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Shelach lecha

"So they went up, and spied out the land" Numbers 13: 21

    This week's sidrah exposes the challenges of Israel's journey from a community of passive participants in God's miracles (exodus from Egypt) to a people who familiarise themselves with nature, with the ability to create their own social, political and spiritual wellbeing.

    In his introduction to Numbers, the Netziv (Rabbi Naftali Berlin 1816-1893) suggests that Israel now shifts from being "children of light" to "children of darkness" - an odd idea given that they have escaped slavery for freedom and (eventually) move from the desert to the Land of Israel; are they not now "children of light"?

    Pinhas Naftal-Yaffe, of Bar-Ilan University, explains that the transition is from those who "lived by miracles" to those who "live by nature". The need to spy out the land for 40 days represents a maturing of the soul, a move from passive to active. He adds that a similar light/dark metaphor is used to understand Moses's experience on Mt Sinai.

    Moses was able to distinguish between the 40 days and nights by learning Written Torah by day and Oral Law by night. The Written Torah is God's: transparent, black on white, above time and space. But the Oral Law is constantly in flux, emerging from the subjective discretion of our sages within the haze of the human world.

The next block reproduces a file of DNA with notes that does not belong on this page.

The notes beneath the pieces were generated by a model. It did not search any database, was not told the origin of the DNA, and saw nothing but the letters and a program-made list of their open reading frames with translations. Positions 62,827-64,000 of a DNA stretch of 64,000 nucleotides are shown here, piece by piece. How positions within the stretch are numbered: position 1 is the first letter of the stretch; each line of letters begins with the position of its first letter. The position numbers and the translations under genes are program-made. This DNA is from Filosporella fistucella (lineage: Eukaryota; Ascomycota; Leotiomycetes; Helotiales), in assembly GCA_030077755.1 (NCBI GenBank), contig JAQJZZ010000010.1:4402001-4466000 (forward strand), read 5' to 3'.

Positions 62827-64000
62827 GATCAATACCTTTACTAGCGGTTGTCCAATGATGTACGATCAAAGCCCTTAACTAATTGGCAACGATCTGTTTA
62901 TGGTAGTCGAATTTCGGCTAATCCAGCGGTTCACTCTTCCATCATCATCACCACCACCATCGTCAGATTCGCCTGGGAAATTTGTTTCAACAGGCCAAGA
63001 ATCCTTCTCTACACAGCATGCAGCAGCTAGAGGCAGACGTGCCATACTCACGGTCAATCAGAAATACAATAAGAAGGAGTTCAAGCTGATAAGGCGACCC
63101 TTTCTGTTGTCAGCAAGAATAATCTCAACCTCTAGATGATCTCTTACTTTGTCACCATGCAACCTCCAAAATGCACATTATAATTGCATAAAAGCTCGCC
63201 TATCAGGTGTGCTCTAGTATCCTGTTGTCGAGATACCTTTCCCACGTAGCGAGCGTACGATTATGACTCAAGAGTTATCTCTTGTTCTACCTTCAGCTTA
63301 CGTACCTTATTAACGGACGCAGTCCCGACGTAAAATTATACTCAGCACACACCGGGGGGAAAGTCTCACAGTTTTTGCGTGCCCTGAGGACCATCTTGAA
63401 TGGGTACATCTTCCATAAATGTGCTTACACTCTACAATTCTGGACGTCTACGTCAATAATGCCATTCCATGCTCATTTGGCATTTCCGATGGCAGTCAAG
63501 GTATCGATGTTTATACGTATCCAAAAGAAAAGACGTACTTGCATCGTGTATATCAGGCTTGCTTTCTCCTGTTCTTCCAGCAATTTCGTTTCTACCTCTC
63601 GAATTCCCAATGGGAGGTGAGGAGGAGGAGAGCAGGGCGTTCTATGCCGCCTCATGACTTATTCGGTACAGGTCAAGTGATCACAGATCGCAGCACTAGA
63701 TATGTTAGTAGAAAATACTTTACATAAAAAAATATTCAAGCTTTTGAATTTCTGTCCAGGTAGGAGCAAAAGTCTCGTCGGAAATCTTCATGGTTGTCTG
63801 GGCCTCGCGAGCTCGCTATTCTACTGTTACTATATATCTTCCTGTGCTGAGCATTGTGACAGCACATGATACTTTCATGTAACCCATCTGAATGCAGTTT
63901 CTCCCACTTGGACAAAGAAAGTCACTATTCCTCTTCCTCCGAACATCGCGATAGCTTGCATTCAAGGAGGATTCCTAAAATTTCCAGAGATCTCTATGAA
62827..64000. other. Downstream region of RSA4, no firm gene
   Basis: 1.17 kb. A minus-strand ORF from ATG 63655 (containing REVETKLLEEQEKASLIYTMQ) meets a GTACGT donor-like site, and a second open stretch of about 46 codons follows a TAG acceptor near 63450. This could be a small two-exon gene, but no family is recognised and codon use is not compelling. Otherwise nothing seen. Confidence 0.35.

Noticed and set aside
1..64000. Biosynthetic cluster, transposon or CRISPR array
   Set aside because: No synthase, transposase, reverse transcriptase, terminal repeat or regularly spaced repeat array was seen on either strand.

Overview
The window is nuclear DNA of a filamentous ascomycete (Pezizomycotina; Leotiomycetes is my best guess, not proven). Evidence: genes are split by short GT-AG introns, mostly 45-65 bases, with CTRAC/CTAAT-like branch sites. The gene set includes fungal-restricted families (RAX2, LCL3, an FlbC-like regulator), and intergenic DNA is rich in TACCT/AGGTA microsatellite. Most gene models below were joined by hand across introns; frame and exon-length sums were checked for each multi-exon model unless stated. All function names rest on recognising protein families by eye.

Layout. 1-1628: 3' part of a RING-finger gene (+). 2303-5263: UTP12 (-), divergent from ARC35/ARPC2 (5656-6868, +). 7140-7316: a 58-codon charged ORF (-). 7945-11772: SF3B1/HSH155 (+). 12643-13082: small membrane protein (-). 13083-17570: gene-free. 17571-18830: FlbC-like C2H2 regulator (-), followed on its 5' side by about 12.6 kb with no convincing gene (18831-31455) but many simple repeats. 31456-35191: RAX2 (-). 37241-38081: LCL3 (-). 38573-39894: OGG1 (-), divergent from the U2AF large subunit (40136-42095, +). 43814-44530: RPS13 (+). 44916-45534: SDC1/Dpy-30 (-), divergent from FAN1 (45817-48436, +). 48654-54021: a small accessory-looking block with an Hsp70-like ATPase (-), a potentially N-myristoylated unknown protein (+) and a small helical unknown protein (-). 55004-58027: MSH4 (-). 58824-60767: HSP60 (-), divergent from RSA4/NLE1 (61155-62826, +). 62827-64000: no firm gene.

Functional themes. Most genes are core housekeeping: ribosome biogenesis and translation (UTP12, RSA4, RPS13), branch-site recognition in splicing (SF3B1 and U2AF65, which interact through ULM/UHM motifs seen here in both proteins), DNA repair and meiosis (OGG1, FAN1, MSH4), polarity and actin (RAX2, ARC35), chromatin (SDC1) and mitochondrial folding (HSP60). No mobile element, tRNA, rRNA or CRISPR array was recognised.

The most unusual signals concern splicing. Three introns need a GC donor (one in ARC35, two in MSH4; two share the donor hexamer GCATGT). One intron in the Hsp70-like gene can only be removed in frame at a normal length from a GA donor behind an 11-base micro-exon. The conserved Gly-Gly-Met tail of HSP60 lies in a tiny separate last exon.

However, both Torahs were given together in order to bring light to a world of darkness. Measuring actions against God's miracles, the "children of the light" were blinded by God's miracles; but those who entered the land were able to recognise their own abilities and the necessity of the world of nature over the world of miracle.

    Chief Rabbi Kook describes this capacity as the success of the sacred which lies hidden in the profane, such that being involved in the nitty-gritty work of building family, community, land and state brings miracles in its wake.

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